Rana Plaza disaster, ten years on, victims still wait for justice

The 10th Anniversary of the Rana Plaza disaster which occurred on 24th April 2013 and which  claimed the lives of 1138 workers and caused serious injury to more than 2500 others, was marked in central London by a protest outside the flagship stores of several high street clothing retail brands on Monday. The protest was organised by pressure groups and trade union activists including ‘Labour Behind the Label’, ‘War on Want’, and ‘Made in Europe’, and made an attempt to establish a human chain around the Oxford St stores, but were hampered by the constant rain and somewhat overshadowed by the much bigger Extinction Rebellion Climate Change protest which was taking place a short distance away. Its purpose they said, was to expose the continued and widespread lack of transparency in the supply chain within the garment industry and to highlight the fact that the victims of the Rana Plaza Disaster who worked in a factory making cut-price clothes and designer outfits for Western retailers such as Primark, H&M , Benetton and Levis, are still waiting for justice a decade after the incident.

Protesters form human chain outside flagship retail stores in Oxford Street


The following day, a memorial service was held and wreaths laid in the heart of the Bangladeshi community at the Shahid Minar, Altab Ali Park in Whitechapel, East London, to remember those who perished in the disaster.

Murad Qureshi, a high profile member of London’s Bangladeshi community and former London Assembly Member, lays a wreath at Shahid Minar, Altab Ali Park

At the time of the Plaza Disaster, the police had identified individuals who they deemed culpable for the deaths as a result of the collapse of the clothing factory in Savar, a sub-district near Dhaka, the capital of Bangladesh. Within days of the incident, 41 people were arrested including the owner Sahel Rana, both his parents and 36 others. In May 2015, the Criminal Investigations Department of the Police indicted Sahel and the 40 others for murder, later registered for hearing at the Dhaka District and Sessions Judges Court. Despite this, now ten years on, neither Sahel Rana or any other single person has had to face a courtroom trial for the killings. Constant appeals lodged by lawyers in the Supreme Court of Appeals, Bangladesh, have ensured that evidence in not put before the court and all those indicted remain at liberty.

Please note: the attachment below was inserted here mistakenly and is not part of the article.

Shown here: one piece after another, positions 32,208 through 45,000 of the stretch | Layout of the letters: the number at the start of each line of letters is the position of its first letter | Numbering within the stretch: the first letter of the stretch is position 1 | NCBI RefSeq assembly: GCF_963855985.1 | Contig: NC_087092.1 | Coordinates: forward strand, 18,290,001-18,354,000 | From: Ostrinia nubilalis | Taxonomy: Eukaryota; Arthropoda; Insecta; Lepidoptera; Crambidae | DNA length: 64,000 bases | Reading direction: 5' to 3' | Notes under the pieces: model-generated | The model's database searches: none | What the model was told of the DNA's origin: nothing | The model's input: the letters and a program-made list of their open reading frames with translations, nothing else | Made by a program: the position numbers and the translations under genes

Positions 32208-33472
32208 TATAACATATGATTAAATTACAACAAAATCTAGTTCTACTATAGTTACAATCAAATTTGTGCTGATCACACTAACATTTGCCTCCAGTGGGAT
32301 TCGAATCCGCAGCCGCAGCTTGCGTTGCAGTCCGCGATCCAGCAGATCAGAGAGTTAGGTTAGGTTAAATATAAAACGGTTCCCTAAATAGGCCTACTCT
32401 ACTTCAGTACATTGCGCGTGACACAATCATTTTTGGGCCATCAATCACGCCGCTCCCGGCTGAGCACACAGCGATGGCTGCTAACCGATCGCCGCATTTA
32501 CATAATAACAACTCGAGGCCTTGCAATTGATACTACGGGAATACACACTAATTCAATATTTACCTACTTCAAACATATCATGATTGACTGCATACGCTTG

There have been suggestions that Sahel Rana’s high profile within the Jubo League, the youth wing of Bangladesh Awami League, which has strong links to the ruling party, may have been behind the state’s failure to prosecute.

In an astonishing turn of events earlier this month in the weeks leading up to the tenth anniversary of the incident, the owner of the Plaza, Sahel Rana who was serving time for other crimes, was granted bail by the High Court and could soon join the other prospective defendants in the Plaza case as he walks free from jail.



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